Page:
The DVD Revolution: Movies, Culture, and Technology
Bloomsbury Academic, 2005 - 179 páginas
The introduction of the DVD marked the beginning of one of history's most successful technological innovations, and capped a 75-year development of home-viewing possibilities. Never before have film fans had access in their living rooms to something so remarkably close to the theatrical experience. In addition, because a DVD can hold much more than a single movie, it has allowed films to be marketed with a variety of extras, sparking both a new packaging industry and greater interest on the part of home viewers. This book provides an examination of the DVD's impact, both on home viewing and on film study. From film fan culture through filmmaker commentaries, from special editions to a look at where the format will go from here, author Aaron Barlow offers the first-ever exploration of this explosive new entertainment phenomenon.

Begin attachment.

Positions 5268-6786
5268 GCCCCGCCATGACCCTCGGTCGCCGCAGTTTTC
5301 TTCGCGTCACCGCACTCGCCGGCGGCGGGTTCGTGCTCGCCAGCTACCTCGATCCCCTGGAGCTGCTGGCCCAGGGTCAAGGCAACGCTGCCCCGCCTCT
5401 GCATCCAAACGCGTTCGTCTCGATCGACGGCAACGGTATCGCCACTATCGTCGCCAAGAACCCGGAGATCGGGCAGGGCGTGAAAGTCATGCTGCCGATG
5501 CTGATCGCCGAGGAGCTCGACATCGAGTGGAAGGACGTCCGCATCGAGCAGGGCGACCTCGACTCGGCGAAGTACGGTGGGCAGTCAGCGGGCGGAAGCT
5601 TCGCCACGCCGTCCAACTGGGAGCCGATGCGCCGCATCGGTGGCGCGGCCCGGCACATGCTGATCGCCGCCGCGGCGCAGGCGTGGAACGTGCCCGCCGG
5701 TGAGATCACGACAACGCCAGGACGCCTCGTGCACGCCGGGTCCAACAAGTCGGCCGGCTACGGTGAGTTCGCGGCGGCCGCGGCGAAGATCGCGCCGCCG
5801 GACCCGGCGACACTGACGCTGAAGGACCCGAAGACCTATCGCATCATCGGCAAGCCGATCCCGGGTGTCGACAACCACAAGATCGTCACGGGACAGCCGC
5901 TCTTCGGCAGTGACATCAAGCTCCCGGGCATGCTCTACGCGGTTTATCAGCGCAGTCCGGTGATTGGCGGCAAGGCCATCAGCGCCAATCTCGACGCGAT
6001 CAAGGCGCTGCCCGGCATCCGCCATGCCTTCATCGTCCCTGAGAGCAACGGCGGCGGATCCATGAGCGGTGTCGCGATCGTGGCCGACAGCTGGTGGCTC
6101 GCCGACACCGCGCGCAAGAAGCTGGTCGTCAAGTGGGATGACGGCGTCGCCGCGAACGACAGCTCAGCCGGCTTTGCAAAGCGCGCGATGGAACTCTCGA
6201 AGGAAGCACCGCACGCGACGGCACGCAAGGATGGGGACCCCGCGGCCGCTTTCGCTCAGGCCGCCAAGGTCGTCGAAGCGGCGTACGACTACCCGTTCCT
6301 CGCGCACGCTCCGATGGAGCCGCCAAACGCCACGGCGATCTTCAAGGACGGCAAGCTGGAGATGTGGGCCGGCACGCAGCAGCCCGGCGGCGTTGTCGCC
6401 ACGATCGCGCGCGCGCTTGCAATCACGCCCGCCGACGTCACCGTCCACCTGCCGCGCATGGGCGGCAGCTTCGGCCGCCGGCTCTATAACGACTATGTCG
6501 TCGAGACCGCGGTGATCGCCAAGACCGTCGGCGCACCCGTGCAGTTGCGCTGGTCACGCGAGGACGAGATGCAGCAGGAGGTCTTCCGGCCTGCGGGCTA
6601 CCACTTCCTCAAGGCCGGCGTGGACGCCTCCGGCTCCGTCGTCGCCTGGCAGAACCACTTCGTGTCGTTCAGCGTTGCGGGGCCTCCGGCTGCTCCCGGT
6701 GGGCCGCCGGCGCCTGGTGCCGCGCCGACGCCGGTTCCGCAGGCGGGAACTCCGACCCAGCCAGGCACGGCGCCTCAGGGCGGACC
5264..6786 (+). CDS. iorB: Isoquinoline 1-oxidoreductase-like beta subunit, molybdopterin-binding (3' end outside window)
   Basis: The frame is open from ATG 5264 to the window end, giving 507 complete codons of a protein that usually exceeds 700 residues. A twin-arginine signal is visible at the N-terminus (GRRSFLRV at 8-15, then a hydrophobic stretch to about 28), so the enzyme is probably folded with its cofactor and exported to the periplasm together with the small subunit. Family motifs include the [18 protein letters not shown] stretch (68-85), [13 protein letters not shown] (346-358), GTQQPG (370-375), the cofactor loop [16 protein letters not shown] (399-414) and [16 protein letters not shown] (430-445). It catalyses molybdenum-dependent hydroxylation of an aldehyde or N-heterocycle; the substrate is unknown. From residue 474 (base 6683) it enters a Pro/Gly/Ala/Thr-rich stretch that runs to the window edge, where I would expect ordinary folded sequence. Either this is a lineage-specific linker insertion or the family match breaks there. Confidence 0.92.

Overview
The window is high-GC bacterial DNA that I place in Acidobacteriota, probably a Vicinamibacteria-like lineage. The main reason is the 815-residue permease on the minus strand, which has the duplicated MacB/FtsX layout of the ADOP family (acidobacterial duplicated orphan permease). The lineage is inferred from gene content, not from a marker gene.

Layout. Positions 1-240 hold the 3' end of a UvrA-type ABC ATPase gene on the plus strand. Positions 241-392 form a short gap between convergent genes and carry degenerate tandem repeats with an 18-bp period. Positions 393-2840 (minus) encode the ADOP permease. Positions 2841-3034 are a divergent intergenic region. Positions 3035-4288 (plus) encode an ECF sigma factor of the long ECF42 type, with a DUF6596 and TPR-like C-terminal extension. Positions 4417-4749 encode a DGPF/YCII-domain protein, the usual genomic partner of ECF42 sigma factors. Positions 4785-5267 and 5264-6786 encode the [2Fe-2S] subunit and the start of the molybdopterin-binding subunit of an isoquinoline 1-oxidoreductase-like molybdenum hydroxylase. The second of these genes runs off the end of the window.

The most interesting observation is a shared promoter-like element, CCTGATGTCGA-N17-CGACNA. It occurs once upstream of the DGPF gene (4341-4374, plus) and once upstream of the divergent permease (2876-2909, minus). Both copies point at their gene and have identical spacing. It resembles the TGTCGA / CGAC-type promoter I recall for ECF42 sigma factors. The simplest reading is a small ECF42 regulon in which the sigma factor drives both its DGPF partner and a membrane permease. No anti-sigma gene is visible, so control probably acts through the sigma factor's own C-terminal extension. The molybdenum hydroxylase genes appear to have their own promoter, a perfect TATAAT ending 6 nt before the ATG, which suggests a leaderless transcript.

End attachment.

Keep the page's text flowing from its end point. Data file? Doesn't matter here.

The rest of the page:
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... sound effects , though it still relied on dialogue cards for speech . Not only was it found to be relatively inexpensive to convert theatres to sound capability but the new system actually cut costs also ( upscale theaters sometimes ...
... sound , and the equipment for sound recording ( which took up a tremendous amount of room ) , the studios needed to create space . As the silent films had clearly lost their economic value , they became the vic- tims of sound for a ...
... Sound styles change . New types of music come into fashion and there are new vocabularies for listening . On the other hand , sounds that seem quaint and old - fashioned can be made new again , using contemporary sound - editing ...
CINÉMATHÈQUE FRANÇAISE AT OUR HOUSE
THE SPECIAL EDITION DVD
THE DVD AUDIO COMMENTARY
Derechos de autor
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